Of course, should either cable or both not included a metallic shield, bonding means between the end plates 72 and 73 may still be needed to provide grounding for metallic strength members. The bonding of any metallic portions of the cables to be spliced in the arrangement of FIG. 3 may be performed between the end plates, that is, in a different portion of the closure 21 than that in which the splicing of the optical fibers is performed.
Each exposed portion of a metallic shield 34 which extends past a plastic jacket is caused to be disposed between a bond shoe 82 of a first cable engagement portion 83 having a threaded stud 84 upstanding therefrom and an outer bond plate 86. The bond plate 86 is held to the shield by a nut 88 which is turned onto the threaded stud 84. The outer bond plate 86 includes a turned portion 89 which is secured to a turned portion 91 of a second cable engagement portion 87 by a fastener 93 and a nut 90. The turned portion 91 extends from a curved plate 95 which is secured to the cable jacket 36 by an adjustable clamping band 97. Longitudinal edge portions of the plate 95 are provided with teeth which are adapted to become embedded in the cable jacket.
Strenth member wires, if any, of the cable disposed between the shield and the jacket, for example, may be secured to the turned portion 91 of the second cable engagement portion. This is accomplished by causing arms 92--92 of the turned portion 91 to be retroflexed to form U-shaped portions in clamping engagement with the strength members 38--38.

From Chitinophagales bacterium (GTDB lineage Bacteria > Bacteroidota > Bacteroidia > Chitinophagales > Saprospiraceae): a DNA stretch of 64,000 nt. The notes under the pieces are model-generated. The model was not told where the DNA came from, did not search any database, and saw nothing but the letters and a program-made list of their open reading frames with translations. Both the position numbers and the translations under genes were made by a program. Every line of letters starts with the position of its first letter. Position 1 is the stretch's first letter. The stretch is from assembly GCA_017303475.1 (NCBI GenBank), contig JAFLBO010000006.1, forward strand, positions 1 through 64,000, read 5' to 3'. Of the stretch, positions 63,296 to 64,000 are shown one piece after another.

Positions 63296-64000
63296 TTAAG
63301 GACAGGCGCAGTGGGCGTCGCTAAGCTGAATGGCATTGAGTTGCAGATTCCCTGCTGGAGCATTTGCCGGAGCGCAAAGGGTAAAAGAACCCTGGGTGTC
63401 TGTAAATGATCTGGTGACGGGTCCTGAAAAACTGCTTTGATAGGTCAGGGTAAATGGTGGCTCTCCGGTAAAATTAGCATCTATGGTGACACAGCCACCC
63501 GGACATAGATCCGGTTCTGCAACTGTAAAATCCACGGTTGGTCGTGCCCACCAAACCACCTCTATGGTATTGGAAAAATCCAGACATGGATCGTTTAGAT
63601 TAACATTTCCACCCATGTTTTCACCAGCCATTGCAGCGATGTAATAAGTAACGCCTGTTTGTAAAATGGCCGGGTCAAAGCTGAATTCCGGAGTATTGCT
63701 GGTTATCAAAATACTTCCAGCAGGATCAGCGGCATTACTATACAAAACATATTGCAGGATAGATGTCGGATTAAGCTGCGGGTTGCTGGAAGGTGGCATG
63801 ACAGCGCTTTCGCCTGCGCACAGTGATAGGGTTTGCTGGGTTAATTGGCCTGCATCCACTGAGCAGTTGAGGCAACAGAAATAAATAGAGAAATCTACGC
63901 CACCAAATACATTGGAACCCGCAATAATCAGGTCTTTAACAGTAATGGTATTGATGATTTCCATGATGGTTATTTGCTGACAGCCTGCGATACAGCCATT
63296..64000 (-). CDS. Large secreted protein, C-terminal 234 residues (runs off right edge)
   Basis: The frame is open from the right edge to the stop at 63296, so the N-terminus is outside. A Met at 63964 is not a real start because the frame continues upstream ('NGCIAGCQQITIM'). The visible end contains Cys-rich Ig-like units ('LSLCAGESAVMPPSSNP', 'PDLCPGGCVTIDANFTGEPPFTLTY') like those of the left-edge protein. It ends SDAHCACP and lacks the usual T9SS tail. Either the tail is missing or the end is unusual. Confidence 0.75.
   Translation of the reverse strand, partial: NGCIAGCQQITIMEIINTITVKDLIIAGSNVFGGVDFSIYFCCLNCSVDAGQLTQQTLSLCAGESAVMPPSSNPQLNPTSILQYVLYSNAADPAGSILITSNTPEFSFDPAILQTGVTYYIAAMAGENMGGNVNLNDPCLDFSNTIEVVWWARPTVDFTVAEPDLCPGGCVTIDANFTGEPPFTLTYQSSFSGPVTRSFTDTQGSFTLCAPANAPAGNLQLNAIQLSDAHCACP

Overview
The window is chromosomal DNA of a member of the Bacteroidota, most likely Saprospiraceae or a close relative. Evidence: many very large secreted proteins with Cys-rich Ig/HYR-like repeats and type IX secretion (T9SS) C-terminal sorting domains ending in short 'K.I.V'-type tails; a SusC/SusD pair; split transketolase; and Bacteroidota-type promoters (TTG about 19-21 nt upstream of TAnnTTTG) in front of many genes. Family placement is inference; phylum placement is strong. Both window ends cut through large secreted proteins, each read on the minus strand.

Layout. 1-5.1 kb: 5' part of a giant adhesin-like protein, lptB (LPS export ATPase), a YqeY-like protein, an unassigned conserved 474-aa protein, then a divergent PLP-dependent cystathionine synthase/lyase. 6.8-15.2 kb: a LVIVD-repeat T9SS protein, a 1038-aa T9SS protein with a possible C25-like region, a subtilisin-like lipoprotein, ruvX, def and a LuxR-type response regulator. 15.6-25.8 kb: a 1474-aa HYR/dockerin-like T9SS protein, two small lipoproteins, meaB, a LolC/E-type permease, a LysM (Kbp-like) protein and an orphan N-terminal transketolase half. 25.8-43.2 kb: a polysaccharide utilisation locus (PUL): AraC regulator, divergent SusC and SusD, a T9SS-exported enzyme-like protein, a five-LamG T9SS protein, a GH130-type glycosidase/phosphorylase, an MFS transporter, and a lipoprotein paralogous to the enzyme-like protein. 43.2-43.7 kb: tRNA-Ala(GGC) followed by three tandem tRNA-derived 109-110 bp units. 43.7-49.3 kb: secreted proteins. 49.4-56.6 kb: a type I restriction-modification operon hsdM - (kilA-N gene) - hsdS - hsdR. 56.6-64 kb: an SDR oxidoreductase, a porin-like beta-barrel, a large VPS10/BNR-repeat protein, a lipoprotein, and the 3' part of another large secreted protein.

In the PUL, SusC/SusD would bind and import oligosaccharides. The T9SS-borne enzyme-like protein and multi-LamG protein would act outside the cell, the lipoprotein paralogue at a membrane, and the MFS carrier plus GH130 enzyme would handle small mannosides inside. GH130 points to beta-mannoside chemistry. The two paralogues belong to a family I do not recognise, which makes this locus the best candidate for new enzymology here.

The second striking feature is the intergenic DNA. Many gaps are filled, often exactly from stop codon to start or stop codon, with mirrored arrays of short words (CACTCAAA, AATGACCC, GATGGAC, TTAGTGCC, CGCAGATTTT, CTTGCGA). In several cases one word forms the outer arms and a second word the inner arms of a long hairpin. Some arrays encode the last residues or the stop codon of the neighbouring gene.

Disposed between the two turned portions 89 and 91 is an end plate 94 of an L-shaped grounding portion 98. Another leg 101 of the L-shaped portion 98 is secured within a barrel 96 by a set screw 99. Disposed in engagement with the leg 101 within the barrel 96 is a bared end portion of a ground wire 66 which extends through the outer grommet 74 and which external to the closure may be covered with a plastic jacket. The ground wire 66 is suitably grounded externally of the closure. As can be seen in FIG. 6, the bared end of the ground wire is captured between the end plate 94 and a V shaped portion 103 of the barrel 96. Also, it should be observed from FIG. 6 that the other leg 101 of the L-shaped grounding portion 98 is provided with ears 105--105 to prevent inadvertent disassembly of the other leg 101 and the barrel before the set screw 99 has been turned to secure a ground wire 66 in the barrel.
In use of the bonding means 80, a craftsperson causes the clamping band clamp 97 to be moved over the end portion of the cable from which jacketing material and shielding have been removed. Then a curved 95 of a second cable engagement portion 87 is caused to engage the cable jacket and positioned to cause the turned portion 91 to be disposed adjacent to the exposed shield. The clamping band 97 is moved over the curved plate 95 and tightened to secure the curved plate to the cable.